A typical Python based data science or machine learning project can require a plethora of libraries. Keeping track of all of these libraries and version is key to maintaining the portability and collaborative aspects of your project.
Even a bare bones Python analysis project requires libraries such as numpy and pandas for data transformation or Tensorflow and scikit-learn for machine learning. Each of those libraries may also require their own dependencies for specific versions.
As you can see successfully managing dependencies can make developing your project easier. Luckily Python includes options for handling such needs. It is highly encouraged that you get into the habit of creating a virtual environment for each of your projects in order to avoid dependency collisions.
The venv utility is an easy to use module that provides an isolated layer for your Python application.
You can install the venv through pip. Just be sure that the version you are installing matches the Python version installed on your machine. For example for Python 3.6.x you would run the command.
$ sudo apt install python3.6-venv
Upon creation a Virtual environment will containing the following key components:
- python binary
The site-packages directory is where the main magic happens. When the virtual environment is active pip will install packages to this directory rather than modifying your base Python installation.
Creating a Virtual Environment
To demonstrate venv Lets create an example script that calls a REST api.
First create a top level directory for your project and navigate to it .
$ mkdir yourproject
$ cd yourproject
Next create our Python script.
Create a file called main.py and fill it with the following code.
import requests#Call the api
response = requests.get('https://api.github.com')#Print response code
While still inside the “yourproject” directory run the following shell command to create a virtual environment.
$ python -m venv example-env
Your project directory should now look like the following:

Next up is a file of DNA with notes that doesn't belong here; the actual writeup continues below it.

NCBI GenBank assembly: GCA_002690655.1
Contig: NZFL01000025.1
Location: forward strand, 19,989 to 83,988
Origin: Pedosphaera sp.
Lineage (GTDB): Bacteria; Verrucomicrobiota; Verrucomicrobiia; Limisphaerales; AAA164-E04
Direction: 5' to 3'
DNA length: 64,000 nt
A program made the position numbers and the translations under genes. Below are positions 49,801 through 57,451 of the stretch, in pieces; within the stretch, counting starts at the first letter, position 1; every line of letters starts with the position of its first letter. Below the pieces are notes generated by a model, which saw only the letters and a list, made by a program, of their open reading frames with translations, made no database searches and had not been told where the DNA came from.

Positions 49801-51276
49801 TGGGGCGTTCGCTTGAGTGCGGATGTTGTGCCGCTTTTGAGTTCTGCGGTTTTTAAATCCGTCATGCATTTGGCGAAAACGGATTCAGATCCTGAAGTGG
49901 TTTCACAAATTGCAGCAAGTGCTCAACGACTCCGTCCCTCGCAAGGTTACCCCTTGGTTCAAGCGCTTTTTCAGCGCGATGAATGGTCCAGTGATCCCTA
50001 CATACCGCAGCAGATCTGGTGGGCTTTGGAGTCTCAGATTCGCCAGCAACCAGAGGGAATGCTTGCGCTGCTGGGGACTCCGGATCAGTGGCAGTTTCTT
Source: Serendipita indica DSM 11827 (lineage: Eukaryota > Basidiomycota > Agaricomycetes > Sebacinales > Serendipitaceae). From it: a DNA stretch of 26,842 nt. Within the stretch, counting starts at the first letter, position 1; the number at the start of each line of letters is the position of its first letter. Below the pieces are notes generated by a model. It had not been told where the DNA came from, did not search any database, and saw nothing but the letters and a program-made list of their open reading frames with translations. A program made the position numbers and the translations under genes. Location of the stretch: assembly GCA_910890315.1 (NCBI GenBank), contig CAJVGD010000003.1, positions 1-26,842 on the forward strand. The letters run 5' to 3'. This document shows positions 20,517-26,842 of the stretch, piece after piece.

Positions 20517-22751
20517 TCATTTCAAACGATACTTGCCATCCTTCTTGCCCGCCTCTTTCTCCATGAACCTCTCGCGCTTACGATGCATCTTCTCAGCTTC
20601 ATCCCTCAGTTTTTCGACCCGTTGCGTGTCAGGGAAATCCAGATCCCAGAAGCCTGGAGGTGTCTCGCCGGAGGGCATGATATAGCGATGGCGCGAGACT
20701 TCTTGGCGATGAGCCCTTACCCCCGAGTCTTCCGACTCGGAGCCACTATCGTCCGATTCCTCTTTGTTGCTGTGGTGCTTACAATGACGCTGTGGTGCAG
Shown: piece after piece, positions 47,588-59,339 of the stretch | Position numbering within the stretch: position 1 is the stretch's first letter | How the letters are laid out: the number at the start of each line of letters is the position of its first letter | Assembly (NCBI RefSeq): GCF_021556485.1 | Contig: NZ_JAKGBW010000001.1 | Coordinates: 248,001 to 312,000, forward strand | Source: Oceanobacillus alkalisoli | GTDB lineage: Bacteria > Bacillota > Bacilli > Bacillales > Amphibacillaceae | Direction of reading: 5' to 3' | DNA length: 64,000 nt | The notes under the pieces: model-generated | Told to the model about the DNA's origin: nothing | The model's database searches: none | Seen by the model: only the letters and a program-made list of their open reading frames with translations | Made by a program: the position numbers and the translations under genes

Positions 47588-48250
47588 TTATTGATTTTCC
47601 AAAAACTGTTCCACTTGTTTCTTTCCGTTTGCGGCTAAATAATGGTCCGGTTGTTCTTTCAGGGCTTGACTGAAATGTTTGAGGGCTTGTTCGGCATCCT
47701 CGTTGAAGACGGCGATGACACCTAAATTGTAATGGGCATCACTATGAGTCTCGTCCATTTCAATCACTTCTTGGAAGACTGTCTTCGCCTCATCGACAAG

yourproject/├── example-env│ ├── bin│ ├── include│ ├── lib│ ├── lib64│ └── pyvenv.cfg└── main.py
Next activate your environment using the source command:
$ source example-env/bin/activate
The environment should now be activated within your terminal session. You can tell which environment is active by the parenthesis preceding the command prompt like so:
Now lets install the requests package that we are importing in our main.py script. Remember that this package will be installed to the site-packages directory of your active environment and will leave your base Python installation unchanged.
$ pip install requests
Run your main application to ensure that everything was successful.
$ python main.py
You should see the status code “200” printed to the terminal.
We can now deactivate the environment by simply using the deactivate command.
The (example-env) prefix should now be absent from your terminal prompt
Creating and Using a Requirements File
For the simple example above we only had to install a single Python package but imagine you are working on a much larger project with multiple dependencies. It would be tedious for someone to install every required library in order to run your application. Thankfully we can create a snapshot of our virtual environments dependencies and store them in a simple text file.
While your virtual environment is active run the following command:
$ pip freeze > requirements.txt
The requirements.txt file should now contain a list of every package dependency and sub dependency for your project as well as their respective versions.
Now another developer can now execute your main.py script by creating their own virtual environment and installing all the dependencies by running the following command:
$ pip install -r requirements.txt